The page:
Purpose/Objectives: To explore the perceived social support needs among older adult African American cancer survivors.
Research Approach: Qualitative design using grounded theory techniques.
Setting: Outpatient oncology clinics in the southeastern United States.
Participants: Focus groups with 22 older adult African American cancer survivors.
Methodologic Approach: Purposeful sampling technique was used to identify focus group participants. In-depth interviews were conducted and participants were interviewed until informational redundancy was achieved.
Main Research Variables: Social support needs of older adult African American patients with cancer.
Findings: Social support was influenced by (a) symptoms and treatment side effects, (b) perceptions of stigma and fears expressed by family and friends, (c) cultural beliefs about cancer, and (d) desires to lessen any burden or disruption to the lives of family and friends. Survivors navigated within and outside of their networks to get their social support needs met. In some instances, survivors socially withdrew from traditional sources of support for fear of being ostracized. Survivors also described feeling hurt, alone, and socially isolated when completely abandoned by friends.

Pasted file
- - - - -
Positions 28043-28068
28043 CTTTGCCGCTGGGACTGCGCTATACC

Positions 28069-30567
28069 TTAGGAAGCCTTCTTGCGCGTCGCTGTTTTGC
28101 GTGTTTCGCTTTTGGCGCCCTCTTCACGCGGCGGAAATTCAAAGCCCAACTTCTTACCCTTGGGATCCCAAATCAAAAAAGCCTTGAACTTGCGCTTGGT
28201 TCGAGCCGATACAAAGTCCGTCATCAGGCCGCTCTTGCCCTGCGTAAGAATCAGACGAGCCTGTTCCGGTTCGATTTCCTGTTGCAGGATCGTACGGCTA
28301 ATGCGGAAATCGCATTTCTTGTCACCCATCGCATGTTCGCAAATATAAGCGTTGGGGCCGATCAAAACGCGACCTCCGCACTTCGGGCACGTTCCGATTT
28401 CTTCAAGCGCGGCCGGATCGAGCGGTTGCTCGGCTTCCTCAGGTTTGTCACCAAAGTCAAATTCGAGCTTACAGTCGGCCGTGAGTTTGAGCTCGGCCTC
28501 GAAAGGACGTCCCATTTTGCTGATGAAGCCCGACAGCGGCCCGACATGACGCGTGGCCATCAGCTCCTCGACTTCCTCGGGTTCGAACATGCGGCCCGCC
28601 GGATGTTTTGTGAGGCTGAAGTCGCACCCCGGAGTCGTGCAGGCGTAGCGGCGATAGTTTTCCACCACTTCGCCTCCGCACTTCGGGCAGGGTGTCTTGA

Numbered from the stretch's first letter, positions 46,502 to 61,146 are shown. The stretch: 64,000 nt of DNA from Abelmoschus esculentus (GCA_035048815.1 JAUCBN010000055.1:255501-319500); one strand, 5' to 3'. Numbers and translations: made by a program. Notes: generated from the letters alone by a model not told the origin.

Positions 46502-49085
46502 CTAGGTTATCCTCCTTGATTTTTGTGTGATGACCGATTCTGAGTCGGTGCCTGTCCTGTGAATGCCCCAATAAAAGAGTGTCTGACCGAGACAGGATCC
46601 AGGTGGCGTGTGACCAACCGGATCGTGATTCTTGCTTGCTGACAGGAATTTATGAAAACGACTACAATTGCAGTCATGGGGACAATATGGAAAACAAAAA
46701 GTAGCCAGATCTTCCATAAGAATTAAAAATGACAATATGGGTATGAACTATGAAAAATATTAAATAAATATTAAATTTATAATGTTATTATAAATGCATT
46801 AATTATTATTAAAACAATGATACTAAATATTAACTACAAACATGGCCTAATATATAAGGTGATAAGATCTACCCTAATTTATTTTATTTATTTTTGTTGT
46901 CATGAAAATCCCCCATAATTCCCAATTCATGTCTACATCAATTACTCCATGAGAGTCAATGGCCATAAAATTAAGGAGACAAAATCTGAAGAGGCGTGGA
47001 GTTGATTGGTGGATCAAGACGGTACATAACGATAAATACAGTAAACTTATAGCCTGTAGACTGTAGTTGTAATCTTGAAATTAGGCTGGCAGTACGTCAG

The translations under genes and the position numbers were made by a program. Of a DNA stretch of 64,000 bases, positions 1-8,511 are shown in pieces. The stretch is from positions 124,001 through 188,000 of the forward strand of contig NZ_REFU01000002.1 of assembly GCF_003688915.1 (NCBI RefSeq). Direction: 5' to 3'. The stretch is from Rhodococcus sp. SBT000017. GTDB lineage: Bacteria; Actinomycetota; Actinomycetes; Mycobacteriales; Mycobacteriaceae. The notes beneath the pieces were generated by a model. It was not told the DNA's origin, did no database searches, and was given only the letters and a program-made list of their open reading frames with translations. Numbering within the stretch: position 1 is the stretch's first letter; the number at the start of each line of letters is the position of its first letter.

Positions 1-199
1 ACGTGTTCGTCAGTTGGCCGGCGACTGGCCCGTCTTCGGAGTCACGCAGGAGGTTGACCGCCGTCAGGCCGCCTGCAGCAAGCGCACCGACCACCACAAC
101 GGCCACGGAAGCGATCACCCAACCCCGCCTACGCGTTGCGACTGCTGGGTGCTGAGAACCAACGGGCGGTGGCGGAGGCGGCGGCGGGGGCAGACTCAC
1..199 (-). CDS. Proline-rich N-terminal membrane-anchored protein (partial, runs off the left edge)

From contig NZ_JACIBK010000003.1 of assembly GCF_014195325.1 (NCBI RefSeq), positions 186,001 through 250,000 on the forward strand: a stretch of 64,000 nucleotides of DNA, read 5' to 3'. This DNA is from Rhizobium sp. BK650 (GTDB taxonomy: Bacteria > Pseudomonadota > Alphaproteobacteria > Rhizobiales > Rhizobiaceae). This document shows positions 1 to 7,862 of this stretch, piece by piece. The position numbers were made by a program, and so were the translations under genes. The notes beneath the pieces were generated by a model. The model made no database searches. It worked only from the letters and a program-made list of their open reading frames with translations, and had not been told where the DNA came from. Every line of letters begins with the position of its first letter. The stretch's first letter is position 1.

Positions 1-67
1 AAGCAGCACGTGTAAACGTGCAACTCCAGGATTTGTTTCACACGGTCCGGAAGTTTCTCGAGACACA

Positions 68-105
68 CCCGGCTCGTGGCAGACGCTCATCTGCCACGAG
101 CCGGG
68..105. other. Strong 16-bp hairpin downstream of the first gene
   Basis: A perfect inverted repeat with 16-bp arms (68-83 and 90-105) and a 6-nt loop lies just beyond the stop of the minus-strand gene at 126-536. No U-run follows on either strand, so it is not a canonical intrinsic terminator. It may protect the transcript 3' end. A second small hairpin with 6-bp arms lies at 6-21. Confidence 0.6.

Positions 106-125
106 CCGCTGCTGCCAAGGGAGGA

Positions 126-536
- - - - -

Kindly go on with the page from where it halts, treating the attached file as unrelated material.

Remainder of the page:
Conclusions: The support from family, friends, and fellow church members is important to positive outcomes among older African American cancer survivors. However, misconceptions, fears, and negative cultural beliefs persist within the African American community and negatively influence the social support available to this population.
Interpretation: Early identification of the factors that influence social support can facilitate strategies to improve outcomes and decrease health disparities among this population.